London News & Search
Martin Lacombe’s notion to create a cotton candy ice cream burrito has turned into an internet sensation drawing customers from all over to his family’s Sarnia ice cream shop.
“Today, somebody just drove eight hours from Iowa to have one,” Lacombe, who owns Sugar, Sugar on London Road with his wife Malynda, said Wednesday.
“The number of people making side trips on their vacation, like driving two hours out of their way, is dumbfounding.”
Lacombe, who also owns the Tugboat Vaping shop downtown, opened Sugar, Sugar in March and was initially selling a handful of cotton candy ice cream burritos a day, but now the shop averages 70.
“On a Saturday I can go 150,” he said.
It began when he told the online site, Food Beast, about his dessert invention and it ask him to send along some video. Food Beast posted it in June and his week the video was closing in on 25 million views.
The story was picked up online by Teen Vogue, Cosmo and others, and a new video posted Tuesday by the site Insider was at 2,250,000 views and climbing after two days.
“It gets to a level and you just can’t comprehend how big it has gotten,” Lacombe said.
Reaction to the initial video posting was startling, he said.
“The next morning, there were people lined up at 11 a.m. to have one. It was insane.”
It all began months ago because the shop had a cotton candy machine and, Lacombe explained, “I was literally just messing around.”
He likes to eat cotton candy patted down instead of fluffy, which got him wondering if it would hold ice cream that way.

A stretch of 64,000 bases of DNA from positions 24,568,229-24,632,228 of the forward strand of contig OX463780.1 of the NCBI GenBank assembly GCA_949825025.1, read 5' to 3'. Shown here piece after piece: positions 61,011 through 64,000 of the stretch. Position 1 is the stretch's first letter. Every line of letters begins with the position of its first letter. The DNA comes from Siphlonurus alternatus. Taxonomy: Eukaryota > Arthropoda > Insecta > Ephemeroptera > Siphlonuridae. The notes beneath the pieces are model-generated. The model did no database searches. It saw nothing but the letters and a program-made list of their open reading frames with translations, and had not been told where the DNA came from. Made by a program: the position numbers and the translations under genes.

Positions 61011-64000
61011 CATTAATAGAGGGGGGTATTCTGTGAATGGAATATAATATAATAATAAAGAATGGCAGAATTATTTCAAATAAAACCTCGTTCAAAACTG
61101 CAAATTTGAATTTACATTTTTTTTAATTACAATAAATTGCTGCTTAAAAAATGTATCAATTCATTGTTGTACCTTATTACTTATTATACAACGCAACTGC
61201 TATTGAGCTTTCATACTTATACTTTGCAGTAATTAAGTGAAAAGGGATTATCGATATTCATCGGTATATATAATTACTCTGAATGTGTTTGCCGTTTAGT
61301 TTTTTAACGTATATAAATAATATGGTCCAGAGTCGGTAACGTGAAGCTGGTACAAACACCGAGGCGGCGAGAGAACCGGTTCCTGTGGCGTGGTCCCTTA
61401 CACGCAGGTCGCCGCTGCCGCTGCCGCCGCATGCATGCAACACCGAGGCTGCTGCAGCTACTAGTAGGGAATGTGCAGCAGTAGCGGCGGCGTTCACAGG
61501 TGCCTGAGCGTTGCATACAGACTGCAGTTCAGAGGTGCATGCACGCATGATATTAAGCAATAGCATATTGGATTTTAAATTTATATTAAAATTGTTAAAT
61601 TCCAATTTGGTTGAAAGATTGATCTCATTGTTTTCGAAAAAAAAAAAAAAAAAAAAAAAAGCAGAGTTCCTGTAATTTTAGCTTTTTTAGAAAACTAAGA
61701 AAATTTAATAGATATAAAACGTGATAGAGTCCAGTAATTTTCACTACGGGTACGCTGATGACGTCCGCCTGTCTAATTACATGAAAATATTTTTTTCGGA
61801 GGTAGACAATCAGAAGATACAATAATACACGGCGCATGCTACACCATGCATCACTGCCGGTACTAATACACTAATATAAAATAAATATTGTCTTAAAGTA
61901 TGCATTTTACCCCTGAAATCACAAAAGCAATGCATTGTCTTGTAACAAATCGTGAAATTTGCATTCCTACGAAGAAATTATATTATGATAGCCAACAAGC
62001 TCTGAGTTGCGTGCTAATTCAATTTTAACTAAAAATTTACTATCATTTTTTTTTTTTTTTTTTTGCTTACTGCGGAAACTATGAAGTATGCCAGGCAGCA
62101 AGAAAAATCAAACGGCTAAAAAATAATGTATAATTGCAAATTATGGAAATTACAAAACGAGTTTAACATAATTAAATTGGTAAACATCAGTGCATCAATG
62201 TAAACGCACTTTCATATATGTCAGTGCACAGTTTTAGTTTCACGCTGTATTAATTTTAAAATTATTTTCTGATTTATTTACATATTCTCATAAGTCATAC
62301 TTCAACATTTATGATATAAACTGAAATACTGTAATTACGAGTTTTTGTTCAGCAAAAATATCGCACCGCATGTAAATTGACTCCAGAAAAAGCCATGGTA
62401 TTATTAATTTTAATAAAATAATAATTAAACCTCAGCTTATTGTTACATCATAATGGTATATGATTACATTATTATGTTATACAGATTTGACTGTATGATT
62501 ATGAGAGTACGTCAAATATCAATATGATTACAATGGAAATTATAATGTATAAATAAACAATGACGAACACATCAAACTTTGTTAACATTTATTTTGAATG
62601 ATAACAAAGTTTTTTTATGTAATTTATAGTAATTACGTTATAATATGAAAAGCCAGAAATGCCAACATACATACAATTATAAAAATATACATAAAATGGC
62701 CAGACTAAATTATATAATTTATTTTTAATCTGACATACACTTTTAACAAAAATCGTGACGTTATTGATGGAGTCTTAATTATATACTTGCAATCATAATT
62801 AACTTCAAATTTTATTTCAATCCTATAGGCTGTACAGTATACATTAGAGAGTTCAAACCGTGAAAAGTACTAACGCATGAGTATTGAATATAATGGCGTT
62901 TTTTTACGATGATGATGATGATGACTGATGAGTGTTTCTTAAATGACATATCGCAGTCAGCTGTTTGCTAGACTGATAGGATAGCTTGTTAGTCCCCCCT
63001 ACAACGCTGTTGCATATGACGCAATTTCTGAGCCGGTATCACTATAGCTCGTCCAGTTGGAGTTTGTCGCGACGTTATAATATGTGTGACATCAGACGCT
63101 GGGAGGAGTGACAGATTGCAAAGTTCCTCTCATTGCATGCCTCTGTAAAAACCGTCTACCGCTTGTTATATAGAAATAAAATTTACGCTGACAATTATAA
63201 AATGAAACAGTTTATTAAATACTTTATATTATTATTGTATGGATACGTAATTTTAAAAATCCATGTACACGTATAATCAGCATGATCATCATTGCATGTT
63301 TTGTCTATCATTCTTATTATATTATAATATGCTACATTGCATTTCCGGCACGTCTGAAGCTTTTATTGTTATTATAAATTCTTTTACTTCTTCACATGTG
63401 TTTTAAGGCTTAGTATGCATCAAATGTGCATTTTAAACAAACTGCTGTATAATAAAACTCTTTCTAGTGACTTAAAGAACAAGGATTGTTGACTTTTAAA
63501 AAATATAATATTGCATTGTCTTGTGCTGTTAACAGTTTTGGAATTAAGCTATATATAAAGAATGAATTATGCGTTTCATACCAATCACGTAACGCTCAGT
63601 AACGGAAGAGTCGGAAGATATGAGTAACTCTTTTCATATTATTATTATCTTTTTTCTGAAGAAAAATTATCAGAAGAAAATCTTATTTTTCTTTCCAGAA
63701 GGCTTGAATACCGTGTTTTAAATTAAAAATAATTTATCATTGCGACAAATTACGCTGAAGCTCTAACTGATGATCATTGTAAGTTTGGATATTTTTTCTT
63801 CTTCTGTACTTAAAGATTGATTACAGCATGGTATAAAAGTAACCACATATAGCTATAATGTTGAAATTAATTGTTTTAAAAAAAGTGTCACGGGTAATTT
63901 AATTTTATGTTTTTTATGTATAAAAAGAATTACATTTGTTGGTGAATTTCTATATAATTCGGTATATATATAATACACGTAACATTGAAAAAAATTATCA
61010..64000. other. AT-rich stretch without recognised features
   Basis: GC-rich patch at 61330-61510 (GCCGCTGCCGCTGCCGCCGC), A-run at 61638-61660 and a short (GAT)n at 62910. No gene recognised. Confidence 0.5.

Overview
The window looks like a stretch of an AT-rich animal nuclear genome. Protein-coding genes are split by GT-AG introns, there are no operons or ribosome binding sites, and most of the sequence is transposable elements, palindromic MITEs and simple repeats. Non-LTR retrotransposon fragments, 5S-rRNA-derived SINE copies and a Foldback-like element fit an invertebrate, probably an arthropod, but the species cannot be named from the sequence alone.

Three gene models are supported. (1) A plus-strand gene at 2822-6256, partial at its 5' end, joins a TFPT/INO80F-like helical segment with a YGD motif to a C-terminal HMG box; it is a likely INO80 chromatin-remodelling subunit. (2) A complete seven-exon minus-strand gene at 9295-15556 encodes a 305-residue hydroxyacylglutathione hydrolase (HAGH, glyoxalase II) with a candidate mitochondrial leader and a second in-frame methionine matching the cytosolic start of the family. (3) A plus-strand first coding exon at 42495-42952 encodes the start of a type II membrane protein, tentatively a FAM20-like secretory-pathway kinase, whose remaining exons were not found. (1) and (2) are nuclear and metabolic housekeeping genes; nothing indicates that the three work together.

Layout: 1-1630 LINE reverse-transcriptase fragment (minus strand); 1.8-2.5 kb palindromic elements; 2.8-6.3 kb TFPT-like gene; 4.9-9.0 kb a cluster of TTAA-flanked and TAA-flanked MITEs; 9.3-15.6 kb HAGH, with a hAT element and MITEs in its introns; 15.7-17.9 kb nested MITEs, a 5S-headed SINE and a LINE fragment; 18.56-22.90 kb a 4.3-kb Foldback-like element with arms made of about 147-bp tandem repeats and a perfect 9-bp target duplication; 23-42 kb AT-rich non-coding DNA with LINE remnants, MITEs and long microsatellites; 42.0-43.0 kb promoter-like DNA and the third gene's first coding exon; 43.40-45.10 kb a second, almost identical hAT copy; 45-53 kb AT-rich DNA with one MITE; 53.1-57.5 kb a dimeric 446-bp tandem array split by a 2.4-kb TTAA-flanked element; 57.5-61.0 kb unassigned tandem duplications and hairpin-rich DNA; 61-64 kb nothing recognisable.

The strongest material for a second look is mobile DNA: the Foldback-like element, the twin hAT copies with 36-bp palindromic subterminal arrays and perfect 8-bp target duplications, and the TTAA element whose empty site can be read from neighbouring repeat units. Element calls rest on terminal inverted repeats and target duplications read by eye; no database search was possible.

So, Lacombe gave it a try and it did.
“I said to myself, “It’s kind of looks like a tortilla shell. I wonder if I could roll this thing into a burrito?’”
He sprinkled a little candy topping known as Unicorn Dust on the ice cream, wrapped it up in the cotton candy and it worked.
“I couldn’t believe it, it went so well together,” Lacombe said.
It looked good, and the cotton candy held together even with three scoops of ice cream inside.
“Some things look good on Facebook, but they’re not actually practical,” he said.
“But, this thing actually tastes better than it looks.”
This week, Lacombe upgraded to a new cotton candy machine that came from the supplier with samples of flavours, beyond the two or three colours the shop had been offering.
“You can now order your burrito in pina colada cotton candy, sour apple, watermelon, orange . . . he just gave me a whole bunch.”
The burritos cost $5.50 each, and customers choose what flavours of ice cream they want inside.
“Half the fun is coming in here and watching us make it,” Lacombe said.
Providing that type of unique experience is all part of building customer loyalty, he said.
“It’s all great that people drive from Iowa for eight hours to have it, it’s a huge honour, but it’s the people of Sarnia you want to make sure keep coming back in.”
Up next, Lacombe is planning to bring in a deep fryer in September to make funnel cakes, something his daughter has named “moose tongues,” along with deep-fried Mars bars, deep-fried ice cream and Lacombe only knows what else.
“We’ve going to play with the deep fryer like no tomorrow,” he said.
“If it’s got sugar in it, I’m going to deep fry it.”
London News & Search